Make your own Christmas hamper

Putting together your own bundle of festive delights allows you to tailor the contents to the recipient and cut out the "filler" that often comes in shop-bought hampers. Here are some ideas to help you create the perfect Christmas gift.

See also: Five best gifts for foodies

See also: Five great hampers for Christmas

The basket
First things first, you're going to need a container of some sort – a wicker basket being the traditional choice. You could get one with a hinged lid and clasp, or opt for an open basket to show off the goodies. There are plenty of options on sites like eBay, Amazon or Hobbycraft – and the latter retailer also has physical stores if you want to see the baskets first.

Some come with fabric lining and open baskets are even offered with cellophane wrapping and bows – so all you have to do is fill them up. This seagrass hamper shown costs £7.99 from Amazon.


Possibly the biggest ticket item you'll be adding, you might want to include a favourite single-malt whisky, a vintage rum or a fine bottle of cognac. The Laphroaig Quarter Cask Single Malt Scotch Whisky, 70 cl, is reduced to £33 on Amazon.

There has been an explosion in specialist gin in the UK in recent years, so perhaps include a bottle of something unusual – along with a tin or two of fancy tonic – if the recipient is that way inclined.

You may already know which countries or wine styles they prefer, in which case it would be a good idea to head to a specialist vintner to ask for advice on selecting a suitable bottle. If you want a safe bet, southern French red wines such as Chateauneuf du Pape, Gigondas or Vacqueyras have the benefit of being full of sunny fruit flavours as well as coming in a classy looking embossed bottle.

Champagne is another safe option, but if you're on a budget it's better to get a nice Prosecco than a cheap bottle of champers.

Non-alcoholic options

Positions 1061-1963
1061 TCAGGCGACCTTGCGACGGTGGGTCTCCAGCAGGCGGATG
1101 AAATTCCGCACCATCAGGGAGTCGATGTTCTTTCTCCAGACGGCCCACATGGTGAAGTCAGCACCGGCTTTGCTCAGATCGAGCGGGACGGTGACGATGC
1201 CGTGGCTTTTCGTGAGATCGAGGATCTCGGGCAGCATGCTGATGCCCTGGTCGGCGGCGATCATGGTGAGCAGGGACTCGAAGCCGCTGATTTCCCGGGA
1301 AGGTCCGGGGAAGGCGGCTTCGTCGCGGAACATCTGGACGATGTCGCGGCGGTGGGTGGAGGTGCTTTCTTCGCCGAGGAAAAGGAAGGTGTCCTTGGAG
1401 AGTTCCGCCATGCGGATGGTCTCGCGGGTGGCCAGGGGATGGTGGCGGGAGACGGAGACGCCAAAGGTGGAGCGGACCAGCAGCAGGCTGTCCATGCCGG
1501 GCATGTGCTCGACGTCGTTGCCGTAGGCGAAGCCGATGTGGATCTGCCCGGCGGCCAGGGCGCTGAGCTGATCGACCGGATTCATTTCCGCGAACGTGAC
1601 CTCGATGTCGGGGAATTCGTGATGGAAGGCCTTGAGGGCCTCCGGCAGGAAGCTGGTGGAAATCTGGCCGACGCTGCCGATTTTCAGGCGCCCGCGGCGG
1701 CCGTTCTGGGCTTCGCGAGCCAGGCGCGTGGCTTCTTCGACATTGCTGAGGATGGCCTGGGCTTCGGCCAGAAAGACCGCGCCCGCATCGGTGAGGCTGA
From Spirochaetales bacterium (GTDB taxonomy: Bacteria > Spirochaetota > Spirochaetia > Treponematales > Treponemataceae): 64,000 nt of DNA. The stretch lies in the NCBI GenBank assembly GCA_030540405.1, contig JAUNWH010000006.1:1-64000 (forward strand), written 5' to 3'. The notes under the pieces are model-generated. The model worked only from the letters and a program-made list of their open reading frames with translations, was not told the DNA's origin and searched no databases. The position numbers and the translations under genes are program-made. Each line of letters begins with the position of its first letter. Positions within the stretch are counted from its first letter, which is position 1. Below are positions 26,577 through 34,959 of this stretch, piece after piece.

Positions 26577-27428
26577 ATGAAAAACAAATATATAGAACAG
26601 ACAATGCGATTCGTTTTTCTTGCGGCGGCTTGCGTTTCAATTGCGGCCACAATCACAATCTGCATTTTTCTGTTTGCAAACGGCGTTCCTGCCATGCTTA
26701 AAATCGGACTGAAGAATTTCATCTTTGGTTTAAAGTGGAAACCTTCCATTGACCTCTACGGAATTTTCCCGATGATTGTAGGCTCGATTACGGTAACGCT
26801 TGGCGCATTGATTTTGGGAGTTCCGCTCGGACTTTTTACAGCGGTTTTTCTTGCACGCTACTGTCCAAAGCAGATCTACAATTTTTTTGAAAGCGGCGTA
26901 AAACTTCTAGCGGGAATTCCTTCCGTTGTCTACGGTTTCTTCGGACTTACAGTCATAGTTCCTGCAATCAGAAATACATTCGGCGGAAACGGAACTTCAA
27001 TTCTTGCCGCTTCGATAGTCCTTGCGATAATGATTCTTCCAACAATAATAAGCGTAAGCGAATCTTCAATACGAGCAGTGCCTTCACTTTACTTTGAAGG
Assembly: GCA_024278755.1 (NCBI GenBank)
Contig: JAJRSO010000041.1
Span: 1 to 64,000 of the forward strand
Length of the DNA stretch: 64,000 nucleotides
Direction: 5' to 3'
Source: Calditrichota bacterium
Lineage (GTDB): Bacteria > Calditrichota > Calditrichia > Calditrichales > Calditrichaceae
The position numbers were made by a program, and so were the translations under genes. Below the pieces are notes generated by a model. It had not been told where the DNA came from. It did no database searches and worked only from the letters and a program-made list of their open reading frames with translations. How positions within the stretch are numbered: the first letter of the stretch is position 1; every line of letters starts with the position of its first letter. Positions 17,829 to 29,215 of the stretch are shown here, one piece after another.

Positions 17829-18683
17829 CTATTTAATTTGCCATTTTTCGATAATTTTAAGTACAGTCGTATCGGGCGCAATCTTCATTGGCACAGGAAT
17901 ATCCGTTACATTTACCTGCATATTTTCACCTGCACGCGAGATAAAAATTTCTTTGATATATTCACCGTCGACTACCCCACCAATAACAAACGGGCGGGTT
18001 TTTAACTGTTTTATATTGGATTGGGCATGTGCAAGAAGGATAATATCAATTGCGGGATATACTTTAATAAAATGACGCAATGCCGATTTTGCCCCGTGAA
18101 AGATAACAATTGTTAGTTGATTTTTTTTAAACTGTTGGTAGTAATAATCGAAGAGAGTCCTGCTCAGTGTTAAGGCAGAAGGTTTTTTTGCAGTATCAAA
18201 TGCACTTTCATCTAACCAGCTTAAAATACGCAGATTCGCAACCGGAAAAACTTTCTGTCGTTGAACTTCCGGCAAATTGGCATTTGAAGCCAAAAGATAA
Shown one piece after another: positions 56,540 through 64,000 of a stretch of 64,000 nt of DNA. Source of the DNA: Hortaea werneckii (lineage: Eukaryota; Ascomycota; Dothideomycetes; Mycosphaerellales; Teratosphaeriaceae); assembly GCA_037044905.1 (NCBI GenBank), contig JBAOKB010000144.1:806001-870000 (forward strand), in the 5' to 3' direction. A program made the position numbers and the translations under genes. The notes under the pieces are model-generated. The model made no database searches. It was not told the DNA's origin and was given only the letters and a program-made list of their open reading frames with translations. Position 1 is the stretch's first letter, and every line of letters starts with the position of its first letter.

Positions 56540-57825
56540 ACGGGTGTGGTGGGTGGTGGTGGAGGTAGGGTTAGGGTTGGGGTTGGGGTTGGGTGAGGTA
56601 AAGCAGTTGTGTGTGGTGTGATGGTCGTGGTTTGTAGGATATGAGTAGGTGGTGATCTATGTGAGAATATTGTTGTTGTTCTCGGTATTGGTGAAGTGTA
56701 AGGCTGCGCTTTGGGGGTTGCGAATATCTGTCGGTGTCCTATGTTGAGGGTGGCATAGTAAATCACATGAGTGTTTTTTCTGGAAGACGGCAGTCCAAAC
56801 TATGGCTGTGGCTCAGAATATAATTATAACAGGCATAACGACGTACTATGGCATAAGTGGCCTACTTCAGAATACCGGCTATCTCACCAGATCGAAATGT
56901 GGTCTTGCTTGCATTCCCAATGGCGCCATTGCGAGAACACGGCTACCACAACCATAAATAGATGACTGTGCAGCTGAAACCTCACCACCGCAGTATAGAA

If you're buying for a non-drinker, how about some artisan coffee beans or posh tea? Perhaps a tin of top-quality hot chocolate? You could throw in a suitable mug as well. Check out for artist-created offerings to suit all tastes.

Have you ever seen a hamper without at least one jar of something or other? This is because the contents need to be non-perishable while also looking nice, so jams, marmalades, chutneys, curds and sauces are all on the menu. Use your knowledge of the recipient to decide whether to go sweet or savoury (or both) – and perhaps consider a jar of fresh pesto sauce and some posh pasta if you know they're a fan of Italian food.

Cakes, pud and sweets
This is where you can really get festive, with a Christmas pudding, some posh mince pies or even that most-traditional of British festive gifts – the Terry's Chocolate Orange. The three-pack of chutneys shown cost £10 from John Lewis. Fancy chocolates are another possibility and a number of brands offer a tasting selection, so you don't have to bet everything on one flavour.

Again you're limited to non-perishable items here, but there's still plenty of scope for personalising your hamper. Nuts, wasabi peas, fancy crisps or oatcakes, what you choose depends on the recipient's taste – and on what else you've put in the hamper. These Insane Ghost Pepper Peanuts cost £2.49 and are 'as hot as hell'.

Or would the person you're buying for prefer a selection of beauty products? Perhaps golf, fishing or cycling-related goodies for the keen hobbyist? Craft supplies and goodies for the artist in the family? With a little creativity you can create a gift that's sure to make them smile.